By Taryn Kincaid
Once upon a time…
Decadent Publishing put out a submission call for the retelling of fairy tales. One of the neat things was that you didn’t get to pick and choose which one you’d do…you emailed the editor (hi, Dawn!) that you were interested and she delved into her grab bag and produced a title from The Brothers’ Grimm for you to base your story on. Many of these were obscure. I originally received one of those. I had a million ideas for it —okay, so VAMPIRES — and I’m still planning on getting back to it one day…but in the meantime…other stuff pulled at me.
The more familiar stories, okay, the ones that have Disney movies with chirping animals that do your laundry and clean your toilets, witches that look like Angelina Jolie, and sopranos who insist that One Day Your Prince Will Come, were held back.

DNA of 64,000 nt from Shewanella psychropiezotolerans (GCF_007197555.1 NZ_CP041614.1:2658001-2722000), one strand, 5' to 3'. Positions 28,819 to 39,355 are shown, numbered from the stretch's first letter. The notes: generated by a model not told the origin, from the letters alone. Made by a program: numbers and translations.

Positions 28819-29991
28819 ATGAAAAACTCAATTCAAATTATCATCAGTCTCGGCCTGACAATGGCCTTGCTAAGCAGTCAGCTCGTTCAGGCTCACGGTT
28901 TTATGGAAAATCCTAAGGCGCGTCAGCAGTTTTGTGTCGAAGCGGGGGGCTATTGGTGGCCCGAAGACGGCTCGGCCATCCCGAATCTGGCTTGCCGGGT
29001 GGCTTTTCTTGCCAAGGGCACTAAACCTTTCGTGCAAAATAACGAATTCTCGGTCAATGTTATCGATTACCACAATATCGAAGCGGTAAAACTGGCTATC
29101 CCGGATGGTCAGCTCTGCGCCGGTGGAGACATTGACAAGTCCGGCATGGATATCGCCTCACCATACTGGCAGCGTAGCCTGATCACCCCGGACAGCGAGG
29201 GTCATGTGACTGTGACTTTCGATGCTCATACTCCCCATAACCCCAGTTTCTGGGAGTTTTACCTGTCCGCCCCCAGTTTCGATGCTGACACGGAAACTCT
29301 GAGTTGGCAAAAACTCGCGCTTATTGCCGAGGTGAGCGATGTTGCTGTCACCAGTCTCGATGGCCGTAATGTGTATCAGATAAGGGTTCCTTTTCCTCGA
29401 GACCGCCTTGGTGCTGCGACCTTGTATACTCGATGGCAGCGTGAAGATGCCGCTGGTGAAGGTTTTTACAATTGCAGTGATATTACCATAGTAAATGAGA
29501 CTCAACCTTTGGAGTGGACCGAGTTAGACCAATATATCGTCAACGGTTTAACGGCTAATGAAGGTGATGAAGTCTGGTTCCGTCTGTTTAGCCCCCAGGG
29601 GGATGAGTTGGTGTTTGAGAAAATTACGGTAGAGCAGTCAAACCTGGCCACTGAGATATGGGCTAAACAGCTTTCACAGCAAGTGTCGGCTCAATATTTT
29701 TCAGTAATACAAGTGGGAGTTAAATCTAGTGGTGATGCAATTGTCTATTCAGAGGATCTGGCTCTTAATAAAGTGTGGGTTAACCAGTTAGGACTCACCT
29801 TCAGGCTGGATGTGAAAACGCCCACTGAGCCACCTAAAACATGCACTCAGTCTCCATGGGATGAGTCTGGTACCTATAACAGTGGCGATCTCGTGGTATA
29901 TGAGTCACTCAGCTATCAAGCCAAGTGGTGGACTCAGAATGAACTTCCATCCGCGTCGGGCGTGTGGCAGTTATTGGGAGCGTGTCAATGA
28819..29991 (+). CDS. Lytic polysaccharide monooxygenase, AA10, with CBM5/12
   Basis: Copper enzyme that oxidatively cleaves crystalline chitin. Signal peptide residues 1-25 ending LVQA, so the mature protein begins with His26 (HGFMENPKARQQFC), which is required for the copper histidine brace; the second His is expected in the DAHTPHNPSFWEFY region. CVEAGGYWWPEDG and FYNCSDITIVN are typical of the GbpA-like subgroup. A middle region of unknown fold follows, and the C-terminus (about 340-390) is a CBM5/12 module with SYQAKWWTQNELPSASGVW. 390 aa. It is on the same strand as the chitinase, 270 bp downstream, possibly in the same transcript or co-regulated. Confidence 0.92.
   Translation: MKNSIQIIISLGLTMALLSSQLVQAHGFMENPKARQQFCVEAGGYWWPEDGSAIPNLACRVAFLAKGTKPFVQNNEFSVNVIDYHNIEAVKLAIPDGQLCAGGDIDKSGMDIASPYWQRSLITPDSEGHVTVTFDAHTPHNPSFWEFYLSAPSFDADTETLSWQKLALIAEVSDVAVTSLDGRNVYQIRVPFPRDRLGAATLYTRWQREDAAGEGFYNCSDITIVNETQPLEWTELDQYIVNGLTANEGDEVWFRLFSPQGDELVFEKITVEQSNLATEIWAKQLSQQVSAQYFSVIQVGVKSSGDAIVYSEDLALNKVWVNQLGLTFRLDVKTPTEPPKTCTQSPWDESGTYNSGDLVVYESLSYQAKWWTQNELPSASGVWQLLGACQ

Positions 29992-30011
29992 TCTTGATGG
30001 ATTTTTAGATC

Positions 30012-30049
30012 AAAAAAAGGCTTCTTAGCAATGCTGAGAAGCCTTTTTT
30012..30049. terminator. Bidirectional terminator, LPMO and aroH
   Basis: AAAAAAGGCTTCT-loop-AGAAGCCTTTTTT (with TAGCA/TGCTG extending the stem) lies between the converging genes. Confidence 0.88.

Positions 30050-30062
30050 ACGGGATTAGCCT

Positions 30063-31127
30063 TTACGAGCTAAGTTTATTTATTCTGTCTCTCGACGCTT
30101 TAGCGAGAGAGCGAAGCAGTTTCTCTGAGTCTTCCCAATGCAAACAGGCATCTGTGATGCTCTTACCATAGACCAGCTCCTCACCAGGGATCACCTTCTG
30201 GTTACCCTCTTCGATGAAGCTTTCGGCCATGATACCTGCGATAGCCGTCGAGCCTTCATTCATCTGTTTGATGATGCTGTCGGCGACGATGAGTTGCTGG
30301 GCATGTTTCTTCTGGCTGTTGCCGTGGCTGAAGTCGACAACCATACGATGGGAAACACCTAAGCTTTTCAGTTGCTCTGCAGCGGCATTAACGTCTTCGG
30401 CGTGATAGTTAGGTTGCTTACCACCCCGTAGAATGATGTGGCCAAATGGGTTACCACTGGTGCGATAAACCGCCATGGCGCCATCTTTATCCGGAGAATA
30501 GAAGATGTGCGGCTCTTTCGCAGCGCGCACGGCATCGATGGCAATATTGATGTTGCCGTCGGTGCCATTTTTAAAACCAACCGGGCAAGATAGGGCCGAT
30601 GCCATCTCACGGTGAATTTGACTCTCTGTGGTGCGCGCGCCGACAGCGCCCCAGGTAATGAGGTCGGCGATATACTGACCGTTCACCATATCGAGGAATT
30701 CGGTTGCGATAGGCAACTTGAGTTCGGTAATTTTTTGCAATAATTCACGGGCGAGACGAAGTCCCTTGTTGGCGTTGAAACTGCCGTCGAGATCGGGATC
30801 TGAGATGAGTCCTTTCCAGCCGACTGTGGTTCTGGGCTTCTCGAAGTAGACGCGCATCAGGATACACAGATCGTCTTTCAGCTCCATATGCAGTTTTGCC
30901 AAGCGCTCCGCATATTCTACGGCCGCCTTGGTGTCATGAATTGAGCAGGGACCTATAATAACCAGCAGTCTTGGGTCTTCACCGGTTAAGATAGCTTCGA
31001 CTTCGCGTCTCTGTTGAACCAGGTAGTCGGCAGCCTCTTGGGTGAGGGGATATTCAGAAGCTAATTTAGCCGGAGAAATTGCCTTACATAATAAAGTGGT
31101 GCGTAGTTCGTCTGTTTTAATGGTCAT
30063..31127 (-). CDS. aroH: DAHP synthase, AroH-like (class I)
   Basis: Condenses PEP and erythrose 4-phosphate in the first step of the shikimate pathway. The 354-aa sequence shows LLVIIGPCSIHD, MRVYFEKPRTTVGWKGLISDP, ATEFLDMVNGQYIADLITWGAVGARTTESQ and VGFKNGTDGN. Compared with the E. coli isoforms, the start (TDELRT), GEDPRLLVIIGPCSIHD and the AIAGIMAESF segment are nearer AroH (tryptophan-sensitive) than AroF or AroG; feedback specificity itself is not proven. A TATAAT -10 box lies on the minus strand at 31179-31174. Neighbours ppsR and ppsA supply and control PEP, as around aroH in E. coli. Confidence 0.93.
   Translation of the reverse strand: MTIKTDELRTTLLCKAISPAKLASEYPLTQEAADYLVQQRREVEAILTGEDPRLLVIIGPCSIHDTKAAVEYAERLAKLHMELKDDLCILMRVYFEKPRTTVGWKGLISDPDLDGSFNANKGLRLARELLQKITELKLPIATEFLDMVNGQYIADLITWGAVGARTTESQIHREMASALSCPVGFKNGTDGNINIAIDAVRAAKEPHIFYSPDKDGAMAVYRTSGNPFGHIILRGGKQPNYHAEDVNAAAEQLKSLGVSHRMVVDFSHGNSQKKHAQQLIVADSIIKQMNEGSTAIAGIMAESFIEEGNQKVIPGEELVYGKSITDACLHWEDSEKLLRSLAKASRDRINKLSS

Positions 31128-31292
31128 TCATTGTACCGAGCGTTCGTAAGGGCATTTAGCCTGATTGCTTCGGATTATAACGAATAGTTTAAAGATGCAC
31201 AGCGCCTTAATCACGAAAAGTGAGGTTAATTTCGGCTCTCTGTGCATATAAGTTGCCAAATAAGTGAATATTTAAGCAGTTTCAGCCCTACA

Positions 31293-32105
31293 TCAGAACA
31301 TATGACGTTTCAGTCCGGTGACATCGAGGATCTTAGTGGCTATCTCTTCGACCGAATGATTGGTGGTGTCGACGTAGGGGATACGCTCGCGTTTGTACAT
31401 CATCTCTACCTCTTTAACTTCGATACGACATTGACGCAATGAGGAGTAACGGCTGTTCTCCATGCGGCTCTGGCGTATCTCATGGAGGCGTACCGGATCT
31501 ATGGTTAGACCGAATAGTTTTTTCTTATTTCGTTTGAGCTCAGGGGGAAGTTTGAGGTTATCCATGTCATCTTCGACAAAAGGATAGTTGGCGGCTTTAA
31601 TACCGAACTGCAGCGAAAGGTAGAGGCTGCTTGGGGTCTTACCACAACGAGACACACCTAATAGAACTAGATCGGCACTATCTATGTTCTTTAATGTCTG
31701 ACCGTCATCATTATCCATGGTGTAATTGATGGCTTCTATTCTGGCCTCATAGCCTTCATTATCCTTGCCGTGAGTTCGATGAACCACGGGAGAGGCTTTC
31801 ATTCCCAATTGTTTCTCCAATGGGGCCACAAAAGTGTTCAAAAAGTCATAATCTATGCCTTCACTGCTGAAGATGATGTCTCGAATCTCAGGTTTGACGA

And then…once upon another time, around October of 2014, another call went out (only to Decadent authors, if I remember correctly), for the so-called “coveted tales,” the bippity-boppity-boos of fairy tales: Cinderella, Beauty and the Beast, Sleeping Beauty.
Sleeping Beauty, she of the flaxen hair, Prince Philip, Maleficent, and the fairy godmothers Flora, Fauna and Merryweather. Um, wait. That would be Disney’s version, which opened in 1959, when many of you reading this (okay, most of you, in all likelihood), were not yet born, nor even twinkles in your dad’s eyes.
The Grimms’ version, though, was Little Briar-Rose, based on a French tale by Charles Perrault, La Belle au bois dormant, published in 1697, and itself based on Giambattista Basile’s Sun, Moon and Talia, which in turn was based on…well, really, who knows what. That’s the thing about fairy tales, they were handed down in oral tradition over the centuries in all different forms, morphing and changing until, finally, their Disneyfication solidifies them in little girls’ hearts and minds.